Shawna Reppert has quite a bit in common with me–fellow Carina author, fellow NIWA author, and fellow writer of urban fantasy set in the Pacific Northwest. I’ve actually already featured this book, before on Boosting the Signal, but that was while she was running the Indiegogo campaign for it. Now the book is out and available, and Shawna’s sent me another piece for the book. This time, her character Chuckie would like to have a word with you!
Hi, Chuckie here.
I know I’m not the first image that comes to mind when you say the words ‘Guardian International Investigations.’ I’m built like a scarecrow and my defensive magic isn’t much better than above-average. You’re more likely to find me on a computer than at the gym. I’m an oddball even for GI-squared, and that’s saying something.
I mean, my boss’s ID may say ‘Abigail Andrews’, but everyone calls her ‘Sherlock’, as much for her pipe and her tweed as for her brilliant deductive skills and her Anglan accent.
My partner, at first blush, might seem like what the Joint Council had in mind when they set up GI-squared. Cass Greensdowne once clocked damned near a four-minute mile and she can outlift about half the men in the department. But it’s the strength of her magic and her creativity in using it that make her stand out. So, poster-girl Guardian material—except that she learned her chops apprenticing to Corwyn Ravenscroft back when he was still a dark mage. Of course, she didn’t believe at the time that he was a dark mage, no matter what anyone said, and—well, that’s a long story.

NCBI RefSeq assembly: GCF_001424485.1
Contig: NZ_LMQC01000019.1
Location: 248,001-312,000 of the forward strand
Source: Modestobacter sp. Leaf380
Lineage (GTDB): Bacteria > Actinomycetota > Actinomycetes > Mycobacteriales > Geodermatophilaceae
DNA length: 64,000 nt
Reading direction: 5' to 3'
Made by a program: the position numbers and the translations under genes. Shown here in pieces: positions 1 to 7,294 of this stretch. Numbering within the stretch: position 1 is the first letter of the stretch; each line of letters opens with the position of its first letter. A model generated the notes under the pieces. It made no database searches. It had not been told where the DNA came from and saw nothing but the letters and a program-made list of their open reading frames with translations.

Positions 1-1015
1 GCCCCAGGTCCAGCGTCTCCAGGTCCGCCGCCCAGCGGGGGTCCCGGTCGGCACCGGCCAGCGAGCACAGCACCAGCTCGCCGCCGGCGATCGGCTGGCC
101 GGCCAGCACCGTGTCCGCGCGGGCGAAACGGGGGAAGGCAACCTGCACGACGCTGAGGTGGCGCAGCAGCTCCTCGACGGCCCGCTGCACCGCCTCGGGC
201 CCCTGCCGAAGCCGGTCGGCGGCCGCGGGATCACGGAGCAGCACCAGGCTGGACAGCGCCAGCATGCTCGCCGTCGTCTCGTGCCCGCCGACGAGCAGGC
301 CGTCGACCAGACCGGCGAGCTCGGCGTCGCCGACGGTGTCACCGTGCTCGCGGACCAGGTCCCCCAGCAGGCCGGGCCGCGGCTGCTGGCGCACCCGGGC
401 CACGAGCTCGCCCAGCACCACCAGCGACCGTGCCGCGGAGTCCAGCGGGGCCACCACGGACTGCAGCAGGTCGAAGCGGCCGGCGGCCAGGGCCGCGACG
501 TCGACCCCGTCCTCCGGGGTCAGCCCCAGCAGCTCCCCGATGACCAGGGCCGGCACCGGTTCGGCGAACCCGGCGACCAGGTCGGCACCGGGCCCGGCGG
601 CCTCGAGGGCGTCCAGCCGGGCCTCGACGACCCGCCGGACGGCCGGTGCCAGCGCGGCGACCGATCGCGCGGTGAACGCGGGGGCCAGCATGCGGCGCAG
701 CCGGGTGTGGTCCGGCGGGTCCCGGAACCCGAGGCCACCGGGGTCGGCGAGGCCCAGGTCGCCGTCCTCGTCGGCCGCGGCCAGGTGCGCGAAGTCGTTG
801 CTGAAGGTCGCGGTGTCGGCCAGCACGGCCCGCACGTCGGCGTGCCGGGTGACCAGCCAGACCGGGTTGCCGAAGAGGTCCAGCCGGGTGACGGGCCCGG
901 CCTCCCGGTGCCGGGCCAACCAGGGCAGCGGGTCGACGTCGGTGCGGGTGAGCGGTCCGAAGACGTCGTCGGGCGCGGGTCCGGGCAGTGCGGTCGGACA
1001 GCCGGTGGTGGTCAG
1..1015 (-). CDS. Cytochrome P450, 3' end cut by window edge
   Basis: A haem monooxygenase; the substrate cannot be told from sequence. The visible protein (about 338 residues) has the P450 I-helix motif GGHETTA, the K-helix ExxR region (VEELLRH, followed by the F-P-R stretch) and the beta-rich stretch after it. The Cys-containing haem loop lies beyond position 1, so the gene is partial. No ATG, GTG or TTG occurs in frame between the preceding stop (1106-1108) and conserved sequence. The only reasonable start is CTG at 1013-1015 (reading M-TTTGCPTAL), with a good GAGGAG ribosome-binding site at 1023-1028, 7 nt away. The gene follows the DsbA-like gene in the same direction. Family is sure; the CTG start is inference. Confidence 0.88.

I have been accused of rambling.
So, I know I’m not the hero of any tale, and I’m okay with that. Heroes always catch the worst of whatever goes down. Honestly, when I see what Cass and Raven go through…though Raven would never admit to being a hero, he totally is. He risked not only death, but horrible death, to take down William, and took himself past the point of exhaustion to finish the job. Damned near killed himself.
He’ll tell you that it was atonement, or enlightened self-interest, blah, blah, blah. Just like all those cases he’s helped us with, the ones he’s worked night and day on, the ones where he’s saved lives, those were just because he was bored and needed the intellectual stimulation. Yeah, right.
And I’m rambling again. Cass, if she were here, would be glaring at me to warn me to get to the point already.
So, you asked me about my goals. Which I take it is a more polite way of asking what a scrawny geek like me is doing working for Guardian International Investigations. No, don’t bother to apologize, I get it all the time and, frankly, it doesn’t bother me. Much.
The thing is, as smart and as fast and as good at magic as the heroes are, there’s some things they can’t do. Let’s face it, given a Mundane computer, half the mages in the city don’t know a mouse from a mainframe. But there is a certain criminal element, mostly young and up-and-coming, that know how to interface computer knowledge with mage skills. I know, ’cause I used to be one. I was only out for a laugh, but I did some pretty major damage, and I’d like to think what I’m doing now makes up for that in some way. And hey, maybe I can stop some kid someday before he does something he’ll regret the rest of his life.
(Yeah, I know I seem all happy-go-lucky, but I still have nightmares sometimes.)
Even when someone isn’t getting creative with magic and Mundane technology for all the wrong reasons, the computer’s a useful tool in getting information fast, and that’s useful if you need to know now how many heirs there might be to a certain bloodline if only those heirs are capable of using a magical artifact that’s gone missing. Like, say, the Ravensblood.
I’m like the smith who shoes the knight’s horse before some fairytale battle. I may not be a hero, but I help make the heroism happen. And that’s good enough for this geek.